_ _aminations should leave their names{
Senate Reception: Since no indi- with N. E. Nelson, 3223 Angell Hall.t
vidual invitations are being sent, this .
is a cordial invitation to all members Psychology 31 make-up examina-
of the teaching staff and their wives tion will be given Tuesday, October
to be present at the Senate Recep- 21, 7:30 to 10:00 p.m., in Room 1121
tion to new members of the Rce- Natural Science Blg.
on Tuesday, November 4, in the ball-<
room of the Michigan Union at 8:30 Exhibitions
p.m. The reception will take place Hopwood Exhibit: There will be an
from 8:30 to 10:00 o'clock, after exhibit of manuscripts and published
which there will be dancing from
wok10:00'to 12:00. It is especially workd for winners of Hopwood Awards
that new teaching fellows ayhoped today in Room 160 of the Rackham
structors may be present and the Building.
chairmen of departments are asked toI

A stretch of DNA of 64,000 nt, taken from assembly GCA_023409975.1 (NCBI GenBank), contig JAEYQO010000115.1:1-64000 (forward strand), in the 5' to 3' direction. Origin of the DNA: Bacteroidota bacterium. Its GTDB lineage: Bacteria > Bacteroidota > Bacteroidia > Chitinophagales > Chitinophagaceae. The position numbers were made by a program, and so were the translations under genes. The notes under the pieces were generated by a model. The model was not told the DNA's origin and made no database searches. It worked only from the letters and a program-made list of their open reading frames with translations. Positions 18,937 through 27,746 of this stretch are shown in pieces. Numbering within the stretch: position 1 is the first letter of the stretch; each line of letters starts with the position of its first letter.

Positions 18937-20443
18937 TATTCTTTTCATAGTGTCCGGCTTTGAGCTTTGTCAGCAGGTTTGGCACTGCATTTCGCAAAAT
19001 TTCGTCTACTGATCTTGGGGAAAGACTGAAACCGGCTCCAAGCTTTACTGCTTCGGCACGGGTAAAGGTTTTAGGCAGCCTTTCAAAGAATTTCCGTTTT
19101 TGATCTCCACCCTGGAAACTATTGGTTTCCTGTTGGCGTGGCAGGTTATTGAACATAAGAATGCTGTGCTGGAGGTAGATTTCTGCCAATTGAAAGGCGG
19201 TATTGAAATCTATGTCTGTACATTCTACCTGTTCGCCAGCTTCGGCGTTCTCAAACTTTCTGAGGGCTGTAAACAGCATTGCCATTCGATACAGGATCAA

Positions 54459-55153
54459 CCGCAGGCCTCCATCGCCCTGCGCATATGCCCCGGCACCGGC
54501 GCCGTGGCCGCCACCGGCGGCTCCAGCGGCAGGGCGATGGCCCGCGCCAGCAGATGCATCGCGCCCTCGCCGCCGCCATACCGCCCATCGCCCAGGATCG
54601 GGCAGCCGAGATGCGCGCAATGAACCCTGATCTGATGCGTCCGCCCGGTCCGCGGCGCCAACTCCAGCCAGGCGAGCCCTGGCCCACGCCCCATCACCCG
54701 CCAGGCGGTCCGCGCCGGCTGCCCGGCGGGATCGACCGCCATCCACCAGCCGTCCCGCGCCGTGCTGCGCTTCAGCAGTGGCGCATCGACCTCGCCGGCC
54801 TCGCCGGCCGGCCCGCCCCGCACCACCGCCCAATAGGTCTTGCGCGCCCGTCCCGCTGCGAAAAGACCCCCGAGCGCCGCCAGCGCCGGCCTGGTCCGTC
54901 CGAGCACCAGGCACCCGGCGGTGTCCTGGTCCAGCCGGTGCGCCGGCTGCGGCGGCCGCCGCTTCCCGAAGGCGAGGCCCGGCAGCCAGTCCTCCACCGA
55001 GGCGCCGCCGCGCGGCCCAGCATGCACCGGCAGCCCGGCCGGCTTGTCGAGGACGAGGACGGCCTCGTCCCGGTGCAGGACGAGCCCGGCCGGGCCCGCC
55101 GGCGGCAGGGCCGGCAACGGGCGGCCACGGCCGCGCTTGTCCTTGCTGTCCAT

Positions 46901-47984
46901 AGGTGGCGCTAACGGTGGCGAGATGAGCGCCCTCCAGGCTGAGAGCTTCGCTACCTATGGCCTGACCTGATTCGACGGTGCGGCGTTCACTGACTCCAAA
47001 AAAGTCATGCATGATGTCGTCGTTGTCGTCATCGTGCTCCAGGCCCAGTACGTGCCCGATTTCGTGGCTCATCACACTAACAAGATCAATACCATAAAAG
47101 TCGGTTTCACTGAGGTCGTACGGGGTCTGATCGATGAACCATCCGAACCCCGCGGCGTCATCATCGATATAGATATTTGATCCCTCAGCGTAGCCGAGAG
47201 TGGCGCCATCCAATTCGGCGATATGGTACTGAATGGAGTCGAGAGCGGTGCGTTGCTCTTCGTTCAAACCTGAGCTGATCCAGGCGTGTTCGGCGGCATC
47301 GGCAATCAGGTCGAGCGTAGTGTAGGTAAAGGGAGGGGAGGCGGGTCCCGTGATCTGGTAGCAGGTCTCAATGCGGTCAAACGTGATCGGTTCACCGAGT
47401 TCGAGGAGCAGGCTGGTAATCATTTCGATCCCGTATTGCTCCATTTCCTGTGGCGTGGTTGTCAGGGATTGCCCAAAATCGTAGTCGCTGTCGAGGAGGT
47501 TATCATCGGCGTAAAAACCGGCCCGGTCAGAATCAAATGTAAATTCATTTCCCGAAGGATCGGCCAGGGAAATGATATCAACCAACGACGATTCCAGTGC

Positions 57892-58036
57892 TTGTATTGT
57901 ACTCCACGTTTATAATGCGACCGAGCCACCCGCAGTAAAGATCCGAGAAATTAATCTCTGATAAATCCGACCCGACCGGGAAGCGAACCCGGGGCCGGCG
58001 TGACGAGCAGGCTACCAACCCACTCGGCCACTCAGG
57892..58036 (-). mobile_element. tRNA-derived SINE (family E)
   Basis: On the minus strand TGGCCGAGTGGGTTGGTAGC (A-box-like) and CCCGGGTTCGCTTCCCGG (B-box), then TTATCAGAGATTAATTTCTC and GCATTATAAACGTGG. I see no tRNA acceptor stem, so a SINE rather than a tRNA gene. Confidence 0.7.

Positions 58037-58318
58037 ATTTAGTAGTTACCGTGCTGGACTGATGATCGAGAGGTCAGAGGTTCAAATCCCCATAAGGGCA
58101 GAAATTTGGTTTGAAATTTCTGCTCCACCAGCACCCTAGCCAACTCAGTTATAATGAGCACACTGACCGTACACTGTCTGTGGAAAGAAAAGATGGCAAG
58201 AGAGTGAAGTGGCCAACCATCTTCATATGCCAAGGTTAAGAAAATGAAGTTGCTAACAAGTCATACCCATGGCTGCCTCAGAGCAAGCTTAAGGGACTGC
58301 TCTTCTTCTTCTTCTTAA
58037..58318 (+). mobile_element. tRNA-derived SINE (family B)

be of assistance in bringing this Lectures
about. University Lecture: Dr. Erwin Pa-
nof sky of the Institute for Advanced
Faculty Members: The Detroit Study at Princeton, will lecture on
Branch of the English-Speaking Un- the subject, "Durer's Melancholia-
ion invites all faculty members who the Conception of Melancholia in the
wish to attend their luncheon at 12:30 Renaissance," under the auspices of
p.m. on Thursday, October 16, in the the Department of Fine Arts, on
English Room of the Hotel Statler. Wednesday, Oct. 29, at 4:15 p.m. in
Dr. James Rowland Angell will be the Rackham Lecture Hall. The pub-
the speaker. Reservations may be lic is cordially invited. e
made by mail through Miss Laurie
Parkinson, Secretary, 2439 Twenty- Dr. E. S. Bastin, Head of the De-
yThird Street, or by telephoning La- partment of Geology, University of
fayette 7251 Chicago, will speak on "Some Prbb-
Dr. F. E. Robbins lems of Ore Deposition" Thursday at
11:00 a.m. in the Amphitheatre, Third
School of Education Students:. No Floor of the Rackham Building. Some
course may be elected for credit after of the chemical and physical prob-
Saturday, Oct. 18. Students must re- lems which have puzzled the ore
I port all changes of elections at the geologist will be discussed.
Registrar's Office, Room 4, Univer-
sity Hall. Membership in a classE
does not cease nor begin until all Events Today
changes have been thus officially reg- Varsity Glee Club: All members are